For years companies like Kodak have been producing non-prescribed anti-glare eyewear. Such glasses have lenses with optimal UV protection and AR (anti-reflective) technology. You can wear such lenses for advanced protection should you notice that your eye strain comes from light exposure.
Maintain Good Posture
Having a good posture at your desk eliminates the strain on your muscles and central nervous system. It calls for keeping your back reasonably straight to ensure there's less stress on the shoulders, neck, and spine.
An ergonomic office chair with 3D lumbar support cradles your back, effectively supporting your weight. This chair comes with added benefits of smooth casters, 4D armrests, and an easy-to-maintain material for a comfortable and convenient working experience.
See an Optometrist
A self-diagnosis only helps address minor symptoms as they arise. For longer-lasting solutions, consider routine eye-checks performed by a qualified optometrist.
During such exams, it's important to accurately inform your doctor on how long you use computers, the distance you maintain from glaring screens, and the persistence of the symptoms.
Ensure that you’re making your appointment with an optometrist and not an optician. An optometrist is an official term for an “eye doctor.” They can prescribe medication, surgery, or corrective lenses. On the other hand, opticians are responsible for fitting eyewear, contact lenses, and other corrective devices.
Apply the 20/20/20 Rule
The 20/20/20 Rule is a micro-break system that was developed by famed American optometrist Dr. Jeffery Anshel. You can implement it by taking a 20-second break every 20 minutes, where you look at least 20 feet away from your workstation.
Such a break reduces the chances of eye strain and also improves your focus on detail-oriented tasks. You can even set reminders on a programmable height-adjustable desk to remind you to take such breaks if you usually get too engrossed in your tasks.
Take Regular Breaks
Avoiding eye stains can be as simple as taking frequent breaks. Most HR professionals even recommend a 10-minute break after an hour of intense work. It’s important to stand and stretch during such breaks. So having a standing desk makes it easier to do so at the comfort of your workstation. Alternatively, you can take a short stroll to the bathroom, water cooler, or a workmate's desk for a little chit-chat.
Most people talk about chairs and desks when it comes to maintaining proper postures. However, monitor placements will challenge you even if you have the most ergonomic height-adjustable desk and chair combo.
Choose a High-Quality Monitor
In some cases, the combination of eye strain and a poor quality computer monitor can ruin your eyesight for good. This is because old TFT and CRT screens have a lower refresh rate. This causes thousands of image micro-flickers a second that you can't perceive but still harm your eyes.
The simple solution is to replace such screens with modern OLED, AMOLED, or LED computer screens.
How Employers Can Help Reduce Eye Strain
Investing in organization-wide physical and mental wellness initiatives contributes significantly towards reducing eye strain and other afflictions in the office. Your workers are healthier, more productive, and less likely to be absent from work. It also reduces deductions on your organization's co-pay.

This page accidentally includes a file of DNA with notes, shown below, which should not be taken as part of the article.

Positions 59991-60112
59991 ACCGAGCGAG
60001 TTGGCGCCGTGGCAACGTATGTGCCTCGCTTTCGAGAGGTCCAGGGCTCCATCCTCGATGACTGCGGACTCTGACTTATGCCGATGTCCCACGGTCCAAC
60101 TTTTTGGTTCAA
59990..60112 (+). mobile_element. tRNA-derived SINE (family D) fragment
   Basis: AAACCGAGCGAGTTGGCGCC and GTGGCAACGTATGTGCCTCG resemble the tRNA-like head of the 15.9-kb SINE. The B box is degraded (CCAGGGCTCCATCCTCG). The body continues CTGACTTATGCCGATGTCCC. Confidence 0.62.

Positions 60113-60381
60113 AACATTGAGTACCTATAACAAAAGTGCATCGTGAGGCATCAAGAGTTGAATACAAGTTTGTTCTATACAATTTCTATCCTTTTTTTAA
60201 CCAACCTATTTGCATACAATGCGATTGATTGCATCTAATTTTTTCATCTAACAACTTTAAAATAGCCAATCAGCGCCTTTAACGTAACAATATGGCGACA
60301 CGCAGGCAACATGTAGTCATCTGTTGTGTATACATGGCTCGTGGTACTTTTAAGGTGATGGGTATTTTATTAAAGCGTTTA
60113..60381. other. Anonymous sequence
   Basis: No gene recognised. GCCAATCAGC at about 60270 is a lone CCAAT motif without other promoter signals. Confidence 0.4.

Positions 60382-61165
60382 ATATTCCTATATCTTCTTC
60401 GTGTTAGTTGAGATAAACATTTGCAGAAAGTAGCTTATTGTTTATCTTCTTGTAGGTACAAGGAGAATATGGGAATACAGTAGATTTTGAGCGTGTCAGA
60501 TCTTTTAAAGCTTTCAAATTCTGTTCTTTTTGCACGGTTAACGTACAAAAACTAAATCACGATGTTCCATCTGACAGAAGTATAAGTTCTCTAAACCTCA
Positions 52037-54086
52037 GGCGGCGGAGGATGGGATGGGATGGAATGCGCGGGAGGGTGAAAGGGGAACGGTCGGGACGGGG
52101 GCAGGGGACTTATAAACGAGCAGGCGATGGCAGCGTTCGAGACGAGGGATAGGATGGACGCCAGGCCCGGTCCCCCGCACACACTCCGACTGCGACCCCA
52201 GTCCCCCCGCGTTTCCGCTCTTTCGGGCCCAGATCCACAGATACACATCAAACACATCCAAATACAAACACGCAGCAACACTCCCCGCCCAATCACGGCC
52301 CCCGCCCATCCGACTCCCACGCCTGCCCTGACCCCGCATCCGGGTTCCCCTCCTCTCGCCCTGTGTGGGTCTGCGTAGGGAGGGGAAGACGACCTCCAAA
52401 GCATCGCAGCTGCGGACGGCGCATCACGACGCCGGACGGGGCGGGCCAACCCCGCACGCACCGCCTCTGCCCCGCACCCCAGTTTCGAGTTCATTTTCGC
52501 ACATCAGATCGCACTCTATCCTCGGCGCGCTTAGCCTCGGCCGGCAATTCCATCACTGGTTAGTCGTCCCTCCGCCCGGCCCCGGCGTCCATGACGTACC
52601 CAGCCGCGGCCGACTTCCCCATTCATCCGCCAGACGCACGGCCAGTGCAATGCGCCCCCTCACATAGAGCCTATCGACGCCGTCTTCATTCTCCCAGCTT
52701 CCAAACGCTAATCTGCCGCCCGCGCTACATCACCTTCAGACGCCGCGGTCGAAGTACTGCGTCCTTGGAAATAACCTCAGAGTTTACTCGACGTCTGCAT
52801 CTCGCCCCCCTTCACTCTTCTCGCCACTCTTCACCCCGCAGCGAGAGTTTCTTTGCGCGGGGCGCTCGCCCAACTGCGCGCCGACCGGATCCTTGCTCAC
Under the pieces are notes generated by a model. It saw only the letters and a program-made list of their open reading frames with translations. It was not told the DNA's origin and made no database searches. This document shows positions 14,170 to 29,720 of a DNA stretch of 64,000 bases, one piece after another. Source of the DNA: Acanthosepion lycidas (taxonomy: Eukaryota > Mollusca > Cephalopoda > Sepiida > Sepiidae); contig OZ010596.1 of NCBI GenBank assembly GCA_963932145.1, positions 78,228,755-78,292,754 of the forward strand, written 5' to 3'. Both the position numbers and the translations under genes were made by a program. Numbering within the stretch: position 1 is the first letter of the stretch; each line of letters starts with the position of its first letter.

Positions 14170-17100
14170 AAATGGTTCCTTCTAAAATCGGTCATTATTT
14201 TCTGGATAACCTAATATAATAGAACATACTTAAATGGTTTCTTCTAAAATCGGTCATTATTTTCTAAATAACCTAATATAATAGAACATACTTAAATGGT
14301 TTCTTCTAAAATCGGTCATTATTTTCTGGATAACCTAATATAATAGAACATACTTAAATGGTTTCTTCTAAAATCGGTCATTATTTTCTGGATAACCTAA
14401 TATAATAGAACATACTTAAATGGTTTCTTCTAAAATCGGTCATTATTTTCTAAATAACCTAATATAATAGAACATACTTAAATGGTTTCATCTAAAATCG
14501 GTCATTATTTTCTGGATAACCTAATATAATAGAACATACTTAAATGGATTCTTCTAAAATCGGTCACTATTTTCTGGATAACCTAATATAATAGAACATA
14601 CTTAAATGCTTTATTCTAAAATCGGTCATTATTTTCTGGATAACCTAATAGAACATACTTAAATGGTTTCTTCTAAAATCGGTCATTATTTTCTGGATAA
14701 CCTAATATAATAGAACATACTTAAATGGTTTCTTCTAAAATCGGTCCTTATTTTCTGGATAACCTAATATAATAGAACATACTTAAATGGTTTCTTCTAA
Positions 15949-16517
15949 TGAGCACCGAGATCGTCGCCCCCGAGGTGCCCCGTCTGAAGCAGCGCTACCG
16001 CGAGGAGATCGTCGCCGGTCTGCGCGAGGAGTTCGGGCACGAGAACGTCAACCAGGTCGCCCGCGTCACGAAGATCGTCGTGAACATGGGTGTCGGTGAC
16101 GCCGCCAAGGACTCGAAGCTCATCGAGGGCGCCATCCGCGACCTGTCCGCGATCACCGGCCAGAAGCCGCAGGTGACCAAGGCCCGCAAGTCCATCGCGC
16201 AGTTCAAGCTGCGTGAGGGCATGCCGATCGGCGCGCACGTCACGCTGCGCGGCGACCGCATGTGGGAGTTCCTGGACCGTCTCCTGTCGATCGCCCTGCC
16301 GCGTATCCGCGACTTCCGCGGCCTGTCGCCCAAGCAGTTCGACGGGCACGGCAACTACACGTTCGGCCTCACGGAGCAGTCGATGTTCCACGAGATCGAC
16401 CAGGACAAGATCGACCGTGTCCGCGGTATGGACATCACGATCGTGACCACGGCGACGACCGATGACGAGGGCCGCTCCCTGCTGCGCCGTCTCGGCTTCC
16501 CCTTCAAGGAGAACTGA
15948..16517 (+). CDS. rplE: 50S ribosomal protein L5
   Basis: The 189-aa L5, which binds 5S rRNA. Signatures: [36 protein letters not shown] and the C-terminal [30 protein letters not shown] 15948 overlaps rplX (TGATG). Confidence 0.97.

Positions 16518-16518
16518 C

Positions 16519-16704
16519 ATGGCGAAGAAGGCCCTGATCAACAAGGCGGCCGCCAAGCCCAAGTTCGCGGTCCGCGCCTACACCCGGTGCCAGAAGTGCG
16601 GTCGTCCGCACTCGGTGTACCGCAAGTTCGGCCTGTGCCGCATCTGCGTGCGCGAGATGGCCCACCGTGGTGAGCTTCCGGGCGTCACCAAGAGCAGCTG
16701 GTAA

Here are a few ways that this shift in corporate culture helps eliminate eye strain:
Employ Good Office Ergonomics
We've touched on how an ergonomically inclined office chair and desk combo can reduce eye strain. However, workplace ergonomics extends beyond workstations. It comes down to lighting, ambiance, wall paint, air quality, and how you space out storage tools and other facilities.
Therefore, good office ergonomics is a long haul investment. So, start with strategic conversations with department heads and their employees. From there, you may need to consult an interior designer and work with only the best ergonomic office furniture manufacturers.
Reduce Dust in the Workplace
Dust is very harmful, especially when it comes into contact with your eyes. In such cases, it dries up your eyes, causing irritation and strain when trying to roll them. Eliminating dust is mostly a janitorial level problem, but there are simple things that everyone around the office can partake in.
For instance, wipe down crumbs when you’re done snacking (if you have to do it at your desk), shake off the dust in your shoes before entering the building, etc. However, you can also reduce its presence by keeping your HVAC system in operational order.
Employ Easy to Use Software
Deploying software with adjustable interfaces can help people avoid excessively small text sizes and brightness and contrast levels that can harm their eyes. Aside from that, you should also think of installing productivity apps such as Pomodoro to help your employees implement the 20/20/20 rule.
Sometimes eye strain can be a symptom of stress or anxiety. In that case, even the best doctors can't help. So, your first line of defense against productivity-reducing aches and pains is encouraging a higher level of competency in your office.
Well-trained workers can always fall back on their training for answers whenever they feel stressed. This results in a more proactive and pragmatic worker instead of one that gets so stressed that it causes eye strain and aches in other parts of the body.
Eye strain doesn’t have to be a pandemic in your office if you can identify and mitigate the problems that cause it. And if the problem is already there, eye exercises, effective office and monitor setups, and clinical advice from medical specialists can help prevent it. Above all, do not neglect to take immediate action in hopes that it goes away. Your eyes are one of your most important resources and need to be guarded. We hope this brief insight helps solve the problem or helps you avoid it altogether.